The Dartmoor Blog – Cranmere Pool

East Mill Tor
East Mill Tor

I was very keen to get out and do a major Dartmoor walk and Friday looked the best day of the weekend, even though there was going to be a huge windchill factor and NW winds gusting up to 40mph!

I choose Cranmere Pool for three reasons, first there were 7 caches to be found on the way there and back, second I wanted to place a couple of caches in my new Dartmoor Challenge series and third there was a 2014 Dartmoor geocoin to be retrieved from the cache.  The planned route was just over 8 miles, mostly on easy Army roads so should be no problem.

Army Road CachesI parked above Okement Farm which is as far as you can get.  I’ve no idea why the COs for the caches chose a parking spot down near the camp, but it will add nearly another 2 miles to your route.  As I was going south, the cold icy wind was almost behind me and going was easy down the Army road.  There was a little snow lying around, but nothing really to cause a problem.  The first two road caches were found and I diverted off for the OP17 cache before returning to the road.

This was where my problems started.  When you climb up to Okement Hill you are at 564m.  That is higher than all of the surrounding tors, except Yes Tor and High Willhays and you are only about 50m below them.  As I climbed above the 500m contour the Army road was covered in snow and ice and the snow was thicker on the ground everywhere.  The East Okement Head cache was in an area covered by snow and I was lucky to spot it.

Snow at Ground Zero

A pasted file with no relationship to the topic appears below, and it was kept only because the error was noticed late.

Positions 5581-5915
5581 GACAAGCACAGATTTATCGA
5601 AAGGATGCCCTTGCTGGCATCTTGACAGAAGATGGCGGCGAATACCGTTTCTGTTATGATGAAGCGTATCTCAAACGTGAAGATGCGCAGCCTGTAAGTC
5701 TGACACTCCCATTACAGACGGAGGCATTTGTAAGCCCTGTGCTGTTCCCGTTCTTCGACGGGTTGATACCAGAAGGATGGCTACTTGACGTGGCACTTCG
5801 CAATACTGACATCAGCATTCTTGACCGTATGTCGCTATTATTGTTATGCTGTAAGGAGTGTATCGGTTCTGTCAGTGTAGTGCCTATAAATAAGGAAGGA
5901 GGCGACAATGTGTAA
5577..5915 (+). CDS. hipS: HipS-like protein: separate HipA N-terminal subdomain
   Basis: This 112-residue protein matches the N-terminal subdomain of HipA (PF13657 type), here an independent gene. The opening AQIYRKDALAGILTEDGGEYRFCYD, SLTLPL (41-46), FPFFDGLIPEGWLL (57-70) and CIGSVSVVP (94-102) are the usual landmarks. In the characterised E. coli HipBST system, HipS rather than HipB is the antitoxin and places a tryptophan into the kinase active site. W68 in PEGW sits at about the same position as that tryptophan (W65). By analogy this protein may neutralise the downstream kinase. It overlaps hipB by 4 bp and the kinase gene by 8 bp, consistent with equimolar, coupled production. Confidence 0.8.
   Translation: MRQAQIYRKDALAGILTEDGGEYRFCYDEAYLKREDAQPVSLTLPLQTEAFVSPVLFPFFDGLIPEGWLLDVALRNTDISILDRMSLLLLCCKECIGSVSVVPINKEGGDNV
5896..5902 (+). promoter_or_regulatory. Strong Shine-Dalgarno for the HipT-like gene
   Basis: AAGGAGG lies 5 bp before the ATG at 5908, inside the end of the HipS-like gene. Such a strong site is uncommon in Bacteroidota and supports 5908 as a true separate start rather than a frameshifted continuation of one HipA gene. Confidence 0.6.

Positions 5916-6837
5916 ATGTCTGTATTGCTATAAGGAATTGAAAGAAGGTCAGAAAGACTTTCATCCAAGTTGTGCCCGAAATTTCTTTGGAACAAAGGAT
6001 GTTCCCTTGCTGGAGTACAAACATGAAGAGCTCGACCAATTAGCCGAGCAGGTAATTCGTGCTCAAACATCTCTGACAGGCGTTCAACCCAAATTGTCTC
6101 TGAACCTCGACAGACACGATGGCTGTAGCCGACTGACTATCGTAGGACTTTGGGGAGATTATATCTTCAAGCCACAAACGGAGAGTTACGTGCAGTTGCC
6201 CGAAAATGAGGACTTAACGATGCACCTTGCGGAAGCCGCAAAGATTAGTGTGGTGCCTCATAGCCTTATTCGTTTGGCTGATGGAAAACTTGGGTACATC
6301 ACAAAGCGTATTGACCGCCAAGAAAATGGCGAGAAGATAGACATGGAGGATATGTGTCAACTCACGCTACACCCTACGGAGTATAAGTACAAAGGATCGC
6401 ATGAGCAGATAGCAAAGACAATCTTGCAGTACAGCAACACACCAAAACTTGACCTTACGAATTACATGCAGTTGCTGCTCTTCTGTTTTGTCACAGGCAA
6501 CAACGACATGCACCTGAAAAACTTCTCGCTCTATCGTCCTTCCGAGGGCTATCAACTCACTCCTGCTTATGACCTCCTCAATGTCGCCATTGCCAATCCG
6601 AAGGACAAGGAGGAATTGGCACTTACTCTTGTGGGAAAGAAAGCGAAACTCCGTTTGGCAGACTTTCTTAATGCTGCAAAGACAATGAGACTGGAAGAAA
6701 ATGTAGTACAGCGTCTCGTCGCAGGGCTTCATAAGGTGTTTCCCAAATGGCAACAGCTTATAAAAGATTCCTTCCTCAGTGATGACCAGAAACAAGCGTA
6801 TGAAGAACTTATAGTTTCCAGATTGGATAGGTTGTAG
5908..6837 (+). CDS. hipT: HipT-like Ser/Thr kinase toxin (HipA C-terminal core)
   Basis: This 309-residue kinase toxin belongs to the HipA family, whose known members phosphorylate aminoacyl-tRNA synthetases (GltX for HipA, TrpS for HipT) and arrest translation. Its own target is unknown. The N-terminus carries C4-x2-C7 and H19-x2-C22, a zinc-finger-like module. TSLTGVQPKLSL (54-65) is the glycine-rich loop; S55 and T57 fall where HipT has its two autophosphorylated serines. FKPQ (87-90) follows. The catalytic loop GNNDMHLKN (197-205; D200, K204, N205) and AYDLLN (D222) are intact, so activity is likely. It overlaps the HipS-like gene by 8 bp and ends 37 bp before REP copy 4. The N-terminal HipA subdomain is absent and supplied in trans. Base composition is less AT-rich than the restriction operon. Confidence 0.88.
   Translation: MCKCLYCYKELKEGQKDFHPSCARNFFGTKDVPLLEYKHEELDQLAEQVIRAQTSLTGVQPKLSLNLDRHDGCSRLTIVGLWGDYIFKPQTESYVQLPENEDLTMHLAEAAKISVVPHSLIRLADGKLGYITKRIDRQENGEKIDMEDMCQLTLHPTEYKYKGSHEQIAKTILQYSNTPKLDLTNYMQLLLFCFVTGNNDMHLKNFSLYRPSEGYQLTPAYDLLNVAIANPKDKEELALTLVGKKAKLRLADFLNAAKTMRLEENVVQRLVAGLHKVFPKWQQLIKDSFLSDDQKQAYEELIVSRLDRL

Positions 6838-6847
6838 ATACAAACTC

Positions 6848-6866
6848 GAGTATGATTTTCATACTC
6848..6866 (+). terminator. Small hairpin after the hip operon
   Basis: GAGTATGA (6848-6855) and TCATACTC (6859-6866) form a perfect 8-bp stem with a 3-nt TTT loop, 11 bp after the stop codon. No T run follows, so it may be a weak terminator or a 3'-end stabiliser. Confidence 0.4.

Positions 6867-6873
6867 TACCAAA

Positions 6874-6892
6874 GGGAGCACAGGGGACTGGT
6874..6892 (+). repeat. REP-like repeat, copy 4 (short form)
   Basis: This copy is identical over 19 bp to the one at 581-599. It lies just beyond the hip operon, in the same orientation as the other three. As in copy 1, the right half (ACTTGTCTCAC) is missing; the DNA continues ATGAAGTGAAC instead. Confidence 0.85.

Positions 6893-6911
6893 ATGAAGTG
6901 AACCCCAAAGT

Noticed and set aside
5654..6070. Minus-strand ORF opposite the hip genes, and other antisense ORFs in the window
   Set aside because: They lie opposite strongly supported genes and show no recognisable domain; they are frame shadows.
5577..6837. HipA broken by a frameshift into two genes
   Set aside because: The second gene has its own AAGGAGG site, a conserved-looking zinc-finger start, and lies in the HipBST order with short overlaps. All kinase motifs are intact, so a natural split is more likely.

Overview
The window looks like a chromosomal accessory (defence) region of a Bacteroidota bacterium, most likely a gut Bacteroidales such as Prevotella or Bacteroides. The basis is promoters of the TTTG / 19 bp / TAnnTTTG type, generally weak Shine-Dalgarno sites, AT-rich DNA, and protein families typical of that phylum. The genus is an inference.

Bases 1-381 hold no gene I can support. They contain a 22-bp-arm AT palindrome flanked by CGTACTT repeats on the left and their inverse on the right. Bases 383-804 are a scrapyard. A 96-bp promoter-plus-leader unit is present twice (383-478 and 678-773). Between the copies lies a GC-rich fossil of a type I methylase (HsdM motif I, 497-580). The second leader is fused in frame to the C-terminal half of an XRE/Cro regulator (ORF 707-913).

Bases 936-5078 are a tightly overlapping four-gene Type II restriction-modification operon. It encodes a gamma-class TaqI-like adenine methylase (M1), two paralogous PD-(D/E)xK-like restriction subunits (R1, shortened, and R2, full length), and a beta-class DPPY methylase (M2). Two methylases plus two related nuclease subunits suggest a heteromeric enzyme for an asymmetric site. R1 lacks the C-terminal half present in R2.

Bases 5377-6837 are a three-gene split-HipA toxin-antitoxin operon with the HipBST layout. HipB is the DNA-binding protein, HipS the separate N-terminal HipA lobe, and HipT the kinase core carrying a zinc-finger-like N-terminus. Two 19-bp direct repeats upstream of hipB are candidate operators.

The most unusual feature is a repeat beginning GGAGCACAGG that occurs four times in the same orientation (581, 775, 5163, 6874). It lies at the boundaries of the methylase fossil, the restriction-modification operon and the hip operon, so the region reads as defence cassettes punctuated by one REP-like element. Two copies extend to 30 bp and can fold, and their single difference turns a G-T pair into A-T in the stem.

Snow at Ground Zero

It was then up past OP15 and the Q Datum cache which I had already found. Stupidly I was strutting down the Army road and completely missed the turning to Ockerton Court so that meant a cross country trudge to get back to the track.  Once at Ockerton Court the track ends and being a huge plateau from there to Cranmere Pool, it is one kilometre full of Dartmoor bogs!

Mind the Bogs
Mind the Bogs

 

Dartmoor bogs can normally easily be avoided provided you watch your feet all the time.  However, when the ground is covered in snow to about 6 inches, you cannot see them.  The secret is to walk only on grass which sticks above the snow and avoid all areas of melted snow, as they are surely bogs.  It was a very long, slow and laborious trudge of that kilometre and the sky in all directions was black!  A sensible person would have turned back at Ockerton Court, but I rarely give up on a mission.

Cranmere PoolEventually the Cranmere Pool Letterbox appeared in sight and what a relief that was!  Of course at this point it started snowing and sleeting and I sheltered under the peat near the cache to have some hot coffee and lunch.  I looked for the cache but couldn’t find it until I remebered that I had the spoiler with me.  Unfortunately the geocoin was not in the cache!

My gloves were soaking wet and my fingers were frozen. Fortunately I had brought spare gloves but decided that I would never be able to place any caches because of the snow.  I had intended to move further on to place the caches, but I quickly made the decision to return immediately.  Even had I placed the caches, my fingers were too cold to write out what was needed and to check the coordinates.  So, I had actually failed on 2 of the 3 reasons for the trip.